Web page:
Perceived pay fairness begins with a new hire’s initial salary offer. The offer should be placed within the current workforce’s population and within market trends to maintain internal and external equity, respectively. HR should document if salary negotiation occurs or if any unique issues occur for future reference, if needed.

Be mindful of the perceived market value of a specific position, but also remember that it’s not all about the monetary offer. Company culture and benefits offerings play a role in an employee’s perception of whether or not they are being paid fairly for their work.

Establishing Guidelines for Merit Increases

Merit increases, also known as merit bonuses, are a great way to reward employees, but without set guidelines, there is no real way to ensure that these incentives are being awarded fairly. It may be beneficial to develop a standardized, objective method for evaluating employees.

Consider the following suggestions when establishing and implementing merit increase procedures:

  • Emphasize to managers which accomplishments and behaviors will warrant a reward.
  • Offer performance-management training for all managers to ensure all managers are capable of conducting performance reviews to your company’s standards.
  • Remain transparent with employees about how your company’s bonus structure works.
  • Provide opportunities for employee feedback.
  • Review your merit increase program regularly.

Suggesting Pay Audits

As previously mentioned, because HR deals with employee compensation directly, they are in the best position to bring up the topic of—and, in some cases, to conduct—a pay audit. HR will be instrumental in gathering the necessary paperwork for a legal counsel to conduct a pay audit and will likely be responsible for explaining differences in pay among employees based on the job descriptions, which exacerbates the importance of having proper job descriptions written for each position at your company.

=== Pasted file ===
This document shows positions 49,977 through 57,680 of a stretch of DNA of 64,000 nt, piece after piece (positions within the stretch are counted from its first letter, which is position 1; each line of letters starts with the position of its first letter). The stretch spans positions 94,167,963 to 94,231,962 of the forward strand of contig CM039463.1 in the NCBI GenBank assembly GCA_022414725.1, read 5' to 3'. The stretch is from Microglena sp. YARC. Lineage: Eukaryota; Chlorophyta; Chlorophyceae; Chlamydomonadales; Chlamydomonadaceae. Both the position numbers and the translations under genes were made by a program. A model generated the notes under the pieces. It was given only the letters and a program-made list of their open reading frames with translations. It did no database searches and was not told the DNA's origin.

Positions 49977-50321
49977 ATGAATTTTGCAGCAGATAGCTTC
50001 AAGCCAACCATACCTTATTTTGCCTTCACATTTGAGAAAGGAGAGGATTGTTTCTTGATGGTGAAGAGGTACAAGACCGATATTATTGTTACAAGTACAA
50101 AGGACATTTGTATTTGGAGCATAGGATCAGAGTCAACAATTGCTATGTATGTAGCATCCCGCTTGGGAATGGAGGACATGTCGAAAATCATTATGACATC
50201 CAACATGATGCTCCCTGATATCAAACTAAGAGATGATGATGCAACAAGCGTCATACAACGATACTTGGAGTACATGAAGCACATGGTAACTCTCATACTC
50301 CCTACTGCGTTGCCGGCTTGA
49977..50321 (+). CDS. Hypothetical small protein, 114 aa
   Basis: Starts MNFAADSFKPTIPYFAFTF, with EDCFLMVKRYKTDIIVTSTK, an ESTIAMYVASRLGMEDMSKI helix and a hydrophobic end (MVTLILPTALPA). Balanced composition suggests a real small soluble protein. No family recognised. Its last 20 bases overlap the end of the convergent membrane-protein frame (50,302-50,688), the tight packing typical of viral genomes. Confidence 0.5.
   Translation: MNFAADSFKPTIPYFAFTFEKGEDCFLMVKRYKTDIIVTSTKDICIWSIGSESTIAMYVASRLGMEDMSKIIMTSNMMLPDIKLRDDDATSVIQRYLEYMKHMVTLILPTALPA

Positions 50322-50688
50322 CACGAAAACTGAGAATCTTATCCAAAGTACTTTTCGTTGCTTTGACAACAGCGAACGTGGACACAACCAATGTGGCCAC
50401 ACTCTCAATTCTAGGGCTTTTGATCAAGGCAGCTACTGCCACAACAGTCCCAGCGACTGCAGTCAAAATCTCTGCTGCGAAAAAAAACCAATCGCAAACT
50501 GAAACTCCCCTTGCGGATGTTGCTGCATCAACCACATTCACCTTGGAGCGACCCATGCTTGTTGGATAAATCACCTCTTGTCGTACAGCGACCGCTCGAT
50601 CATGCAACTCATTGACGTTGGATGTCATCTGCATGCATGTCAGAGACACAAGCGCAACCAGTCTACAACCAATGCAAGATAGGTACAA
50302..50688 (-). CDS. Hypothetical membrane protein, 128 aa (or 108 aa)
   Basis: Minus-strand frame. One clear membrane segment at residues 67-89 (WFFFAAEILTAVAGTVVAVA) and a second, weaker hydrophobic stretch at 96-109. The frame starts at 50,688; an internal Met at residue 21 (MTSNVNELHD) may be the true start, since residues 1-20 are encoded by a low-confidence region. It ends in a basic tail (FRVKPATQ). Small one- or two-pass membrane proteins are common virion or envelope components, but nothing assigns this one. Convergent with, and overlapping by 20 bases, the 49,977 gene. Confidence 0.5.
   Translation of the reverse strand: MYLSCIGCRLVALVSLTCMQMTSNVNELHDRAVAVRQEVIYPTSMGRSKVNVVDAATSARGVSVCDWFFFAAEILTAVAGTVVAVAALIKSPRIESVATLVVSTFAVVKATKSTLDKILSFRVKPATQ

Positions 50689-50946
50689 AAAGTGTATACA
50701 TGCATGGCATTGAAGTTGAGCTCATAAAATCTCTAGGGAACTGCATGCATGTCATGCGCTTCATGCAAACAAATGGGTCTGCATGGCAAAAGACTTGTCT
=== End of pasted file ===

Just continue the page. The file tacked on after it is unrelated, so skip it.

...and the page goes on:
If a pay audit is needed at your company and your company uses legal counsel to conduct the audit, remember to discuss the terms of attorney-client privilege with them so that you do not put your company at risk of losing it.

Phasing in Compensation Change

If a pay audit reveals that compensation changes need to be made in order to comply with fair employee compensation legislation, HR will be responsible for helping implement them. A large part of their role will involve communicating these changes to employees and managing any issues that may arise following these changes.

Taking a thoughtful approach is often the best way to phase in compensation changes for both the employer and the employee.

The Importance of Fair Compensation

If your company’s employee compensation is fair, it can be a useful tool to help you recruit and retain talent, increase employee morale and reward or encourage high performance. Employees are coming to expect fair compensation as well. If your company does not offer compensation that is deemed “fair” by potential and current employees or state and federal governments, it may find itself in trouble in the near future.

It is in your company’s best interest to ensure you abide by federal and local fair pay regulations. Be proactive and look at your employee compensation data today.